“Many seniors are struggling to keep pace with costs,” Senator Obama told a largely senior audience in Florida on September 18. Social Security benefits are adjusted for rising prices but not for rising taxes, including increased fees for Medicare. Using a line from his tax plan, Obama said, “This strain has been greater since 1993, when taxes on social security benefits were raised. Millions of seniors saw their net benefits go down.”
Thanks to Bill Clinton’s 1993 tax law, single seniors with incomes above $40,048 in 2007 had to pay income tax on 85% of a portion of their benefits, and those with income above $46,850 had to pay tax on 85% of their entire benefits. That 1993 tax increase hits couples with incomes above $54,278.
In retirement communities in key states like Florida and Arizona, Obama has cleverly tapped into senior resentment about the Clinton era, when “millions of seniors saw their net benefits go down.” But then he pulls a bait and switch trick.
Clinton’s 1993 tax hike reduced after-tax benefits for seniors earning more than $50,000—because they continued working after age 65 and/or because they saved for retirement.
Obama proposes to fix that by eliminating income tax for seniors earning less than $50,000. He says, “When I’m President, we’ll work to see that no retiree making less than $50,000 each year has to pay income tax. This will eliminate income taxes for about 7 million Americans, at a savings rate of roughly $1,400 each year. And 22 million seniors won’t even have to file a return and hire an expensive tax preparer.”
If Sally is 60 years old earns $49,000 by working, she would pay a higher income (and payroll) tax than Sam who is 66 and makes $49,000 from retirement income. Is there any rational explanation for that other than a shameless attempt to buy senior votes?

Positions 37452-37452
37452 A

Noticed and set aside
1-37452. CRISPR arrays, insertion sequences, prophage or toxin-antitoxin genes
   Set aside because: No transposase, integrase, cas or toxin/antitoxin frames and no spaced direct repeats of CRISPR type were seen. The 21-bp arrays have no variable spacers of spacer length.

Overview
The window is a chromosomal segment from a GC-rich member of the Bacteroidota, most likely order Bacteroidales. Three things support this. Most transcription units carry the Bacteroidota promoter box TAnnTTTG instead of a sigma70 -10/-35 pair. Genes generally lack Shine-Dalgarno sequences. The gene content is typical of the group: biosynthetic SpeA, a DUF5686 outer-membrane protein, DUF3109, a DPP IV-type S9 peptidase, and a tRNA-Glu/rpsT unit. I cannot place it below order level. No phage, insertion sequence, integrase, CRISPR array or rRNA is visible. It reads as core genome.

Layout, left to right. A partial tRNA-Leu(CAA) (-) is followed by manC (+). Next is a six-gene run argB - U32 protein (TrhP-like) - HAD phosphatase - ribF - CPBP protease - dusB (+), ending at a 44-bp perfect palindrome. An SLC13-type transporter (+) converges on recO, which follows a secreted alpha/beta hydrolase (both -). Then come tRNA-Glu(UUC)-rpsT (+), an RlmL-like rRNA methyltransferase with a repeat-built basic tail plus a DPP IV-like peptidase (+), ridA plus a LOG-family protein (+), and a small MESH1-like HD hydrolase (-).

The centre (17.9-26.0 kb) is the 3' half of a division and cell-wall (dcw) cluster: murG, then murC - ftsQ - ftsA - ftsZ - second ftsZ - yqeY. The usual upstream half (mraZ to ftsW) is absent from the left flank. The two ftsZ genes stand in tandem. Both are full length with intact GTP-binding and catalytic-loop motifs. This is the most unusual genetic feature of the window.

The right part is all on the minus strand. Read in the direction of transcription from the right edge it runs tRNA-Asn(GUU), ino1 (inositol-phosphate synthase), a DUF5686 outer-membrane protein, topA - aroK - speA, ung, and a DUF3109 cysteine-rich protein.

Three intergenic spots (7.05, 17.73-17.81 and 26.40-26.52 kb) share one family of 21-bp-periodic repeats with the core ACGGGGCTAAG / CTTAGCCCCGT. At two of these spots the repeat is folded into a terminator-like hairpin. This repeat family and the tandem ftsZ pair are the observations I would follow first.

To help pay for such arbitrary tax favoritism, Obama wants to increase the tax rates on capital gains and dividends—two taxes that hit frugal seniors much harder than young people.
As I wrote in my Hillsdale College paper, “The argument for Obama’s tax plans is expressed in terms of fairness, rather than the impact on incentives and economic performance, yet the implied concept of fairness remains ambiguous. A single senior with a retirement income of $50,000 has the same per capita income as a two-earner family with $250,000 and three children. Yet the retired senior would be exempt from income tax, under this plan, while the large working family would be required to pay federal and state taxes of up to 46% on their next dollar of income while losing valuable deductions (e.g., for state income taxes and mortgage interest) and also losing five personal exemptions (which were supposed to be partial compensation for the added expense of supporting a larger family). The fairness of such a reallocation of tax burdens is, to put it mildly, not self-evident.”